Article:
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perfume formulations

Welcome at THE BIG SECRET, a website dedicated to sharing -what looks like- the biggest secrets on earth: Perfume Formulas.

Unfortunately Google stopped Google Sites, the platform my first website was hosted. However, it is still accessible in the webarchive (thanx!):

"I've spend a long time searching the internet for hints and glimpses of *real* and *usable* perfume formulas. I was looking for basic and more advanced formulas from fellow perfumers for educational and fun purposes (not for copies of the big names and brands; you won't find them here either!). Even Yahoo groups tend to share little complete "do it yourself" formulas, however they share valuable knowledge. So, i decided to start sharing a piece of my knowledge on the internet and share some of my most useful and educational perfume formulations. Enjoy!" - Jeroen Sparla

All accords and formulas shared on this website are:

  • for educational purposes; you must understand perfume making is a mix of knowledge and art. I consider, at least some of, my formulas as an form of an artistic expression and hence claim copyright. If you plan to use -parts- of my recipes for things otherwise than a DIY experiment, please contact me. I'm sure we'll come to an agreement that is beneficiary for you and me. 

  • assuming you've created a perfume before ;-) This site is not a step-by-step DIY guide but assumes a basic understanding about perfumery

  • in drops rather than weight. The latter more accurate, the first easier to handle. We are talking educational purposes, not mass-production, right? ;-) 
    Although the newer formula's are starting to use weight (milligrams), because they are more delicate (and needs to be more exact). There is no generic conversion between weight and volume, this is material specific. Rule-of-thumb is: 1 drop = on average 20 milligram. On average. So thick materials will be more like 25 to 35 milligrams a drop, and light materials more like 15 milligrams a drop.

  • coded: PO = perfume (fragrance) oil, EO = essential oil, AC = aroma chemical

  • diluted as a percentage of the normal strength (=100%), normally diluted in alcohol, otherwise stated like DEP, DPG, and so on

  • all tinctures and resinoids are alcohol based, if not explicit otherwise stated (DEP/DPG)

  • all crystalline / powder diluted materials are it's volume as a volume percentage of the alcohol (or DEP/DPG); for example 20% dilution of coumarin is 2 ml coumarin crystals diluted in 8 ml of alcohol for the drop-based formulas. For the weight based formula's in milligrams, the dilution is based on weight i.e. 20% dilution of coumarin is 2000 milligram coumarin crystals diluted in 8000 milligram of alcohol.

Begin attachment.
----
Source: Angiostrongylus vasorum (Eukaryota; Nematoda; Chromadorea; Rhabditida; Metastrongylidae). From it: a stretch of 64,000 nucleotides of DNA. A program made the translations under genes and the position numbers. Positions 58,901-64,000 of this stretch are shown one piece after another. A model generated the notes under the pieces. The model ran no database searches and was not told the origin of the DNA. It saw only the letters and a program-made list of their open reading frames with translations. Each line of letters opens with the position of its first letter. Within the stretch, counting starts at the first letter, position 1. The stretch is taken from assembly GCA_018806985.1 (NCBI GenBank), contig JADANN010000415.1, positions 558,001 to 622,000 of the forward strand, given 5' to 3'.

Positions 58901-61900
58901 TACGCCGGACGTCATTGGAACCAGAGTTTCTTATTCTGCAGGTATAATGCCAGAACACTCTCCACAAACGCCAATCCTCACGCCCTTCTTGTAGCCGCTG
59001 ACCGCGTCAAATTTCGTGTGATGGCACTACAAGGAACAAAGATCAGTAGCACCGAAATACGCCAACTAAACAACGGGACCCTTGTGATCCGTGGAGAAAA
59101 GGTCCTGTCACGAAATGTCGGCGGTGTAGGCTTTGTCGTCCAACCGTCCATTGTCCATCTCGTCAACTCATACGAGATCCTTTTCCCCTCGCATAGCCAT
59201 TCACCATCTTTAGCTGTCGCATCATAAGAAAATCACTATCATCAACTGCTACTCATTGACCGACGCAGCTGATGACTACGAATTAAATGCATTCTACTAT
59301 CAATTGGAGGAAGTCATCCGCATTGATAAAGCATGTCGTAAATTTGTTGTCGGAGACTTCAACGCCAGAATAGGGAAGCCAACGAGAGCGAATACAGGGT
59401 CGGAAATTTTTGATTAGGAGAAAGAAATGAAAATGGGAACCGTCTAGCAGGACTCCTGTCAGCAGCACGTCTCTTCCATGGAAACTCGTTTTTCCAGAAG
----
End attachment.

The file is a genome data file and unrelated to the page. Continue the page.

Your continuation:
• eventually diluted on Eau de Parfum (EDP) strength with the given amount of alcohol

  • sometimes referred to by existing names and brands; however they are not mend as copies(!), they just might have hints in that direction. It's often difficult to describe the scent of a new created perfume and it can help to refer to an existing well known brand or perfume. So, if you see names like Héritage, Guerlain, Jubilation XXV, Amouage, Chanel, No. 5, Green Irish Tweed, Creed, and so on, it's intended to illustrate a hint of a scent in that direction; it even doesn't resemble a certain match. 

  • no copies! I repeat: no copies. All formulations are new and original fragrances

  • mostly for man, often unisex and occasionally for woman only ;-). I prefer, as you will notice by the formulas, compositions that rely heavily on the base notes. Since i don't create perfumes for the "wow effect" when smelling it on a blotter in a perfume shop, i enjoy to focus on heart and base notes. The dry down phase, which can easily last for over 24 hours in my creations, is the part i focus on. In most cases the top notes are merely used as blenders and the effect they have after maturing on the other chemical ingredients

  • using aroma chemicals as well. Yep, i see the beauty of all-natural essential oils, but i see the beauty of aroma chemicals too ;-) 

  • time consuming, they need some time to blend; i prefer to put them for at least 6 weeks in the fridge, shaken every other day

  • copyrighted by me

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